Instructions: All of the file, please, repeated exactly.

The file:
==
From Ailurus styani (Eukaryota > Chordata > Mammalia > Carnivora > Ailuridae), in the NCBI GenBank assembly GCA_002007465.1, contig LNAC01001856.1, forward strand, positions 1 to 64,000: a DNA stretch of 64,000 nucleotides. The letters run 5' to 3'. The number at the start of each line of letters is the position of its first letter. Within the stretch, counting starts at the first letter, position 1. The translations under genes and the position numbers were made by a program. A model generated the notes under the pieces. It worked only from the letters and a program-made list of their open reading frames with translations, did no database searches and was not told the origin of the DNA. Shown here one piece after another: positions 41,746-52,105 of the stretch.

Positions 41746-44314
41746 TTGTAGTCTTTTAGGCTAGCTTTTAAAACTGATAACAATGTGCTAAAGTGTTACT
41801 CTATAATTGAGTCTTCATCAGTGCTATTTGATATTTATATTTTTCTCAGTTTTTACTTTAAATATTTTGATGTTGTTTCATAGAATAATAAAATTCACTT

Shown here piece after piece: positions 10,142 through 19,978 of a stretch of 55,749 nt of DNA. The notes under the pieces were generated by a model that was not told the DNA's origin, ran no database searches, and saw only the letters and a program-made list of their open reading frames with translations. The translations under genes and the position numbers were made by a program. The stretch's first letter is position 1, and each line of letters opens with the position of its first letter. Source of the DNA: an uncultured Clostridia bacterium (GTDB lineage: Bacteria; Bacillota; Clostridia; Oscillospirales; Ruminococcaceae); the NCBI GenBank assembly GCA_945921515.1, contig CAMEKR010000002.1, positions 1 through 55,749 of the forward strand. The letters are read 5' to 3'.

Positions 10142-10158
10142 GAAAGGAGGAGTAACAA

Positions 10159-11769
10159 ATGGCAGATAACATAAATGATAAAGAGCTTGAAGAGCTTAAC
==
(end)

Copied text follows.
From Ailurus styani (Eukaryota > Chordata > Mammalia > Carnivora > Ailuridae), in the NCBI GenBank assembly GCA_002007465.1, contig LNAC01001856.1, forward strand, positions 1 to 64,000: a DNA stretch of 64,000 nucleotides. The letters run 5' to 3'. The number at the start of each line of letters is the position of its first letter. Within the stretch, counting starts at the first letter, position 1. The translations under genes and the position numbers were made by a program. A model generated the notes under the pieces. It worked only from the letters and a program-made list of their open reading frames with translations, did no database searches and was not told the origin of the DNA. Shown here one piece after another: positions 41,746-52,105 of the stretch.

Positions 41746-44314
41746 TTGTAGTCTTTTAGGCTAGCTTTTAAAACTGATAACAATGTGCTAAAGTGTTACT
41801 CTATAATTGAGTCTTCATCAGTGCTATTTGATATTTATATTTTTCTCAGTTTTTACTTTAAATATTTTGATGTTGTTTCATAGAATAATAAAATTCACTT

Shown here piece after piece: positions 10,142 through 19,978 of a stretch of 55,749 nt of DNA. The notes under the pieces were generated by a model that was not told the DNA's origin, ran no database searches, and saw only the letters and a program-made list of their open reading frames with translations. The translations under genes and the position numbers were made by a program. The stretch's first letter is position 1, and each line of letters opens with the position of its first letter. Source of the DNA: an uncultured Clostridia bacterium (GTDB lineage: Bacteria; Bacillota; Clostridia; Oscillospirales; Ruminococcaceae); the NCBI GenBank assembly GCA_945921515.1, contig CAMEKR010000002.1, positions 1 through 55,749 of the forward strand. The letters are read 5' to 3'.

Positions 10142-10158
10142 GAAAGGAGGAGTAACAA

Positions 10159-11769
10159 ATGGCAGATAACATAAATGATAAAGAGCTTGAAGAGCTTAAC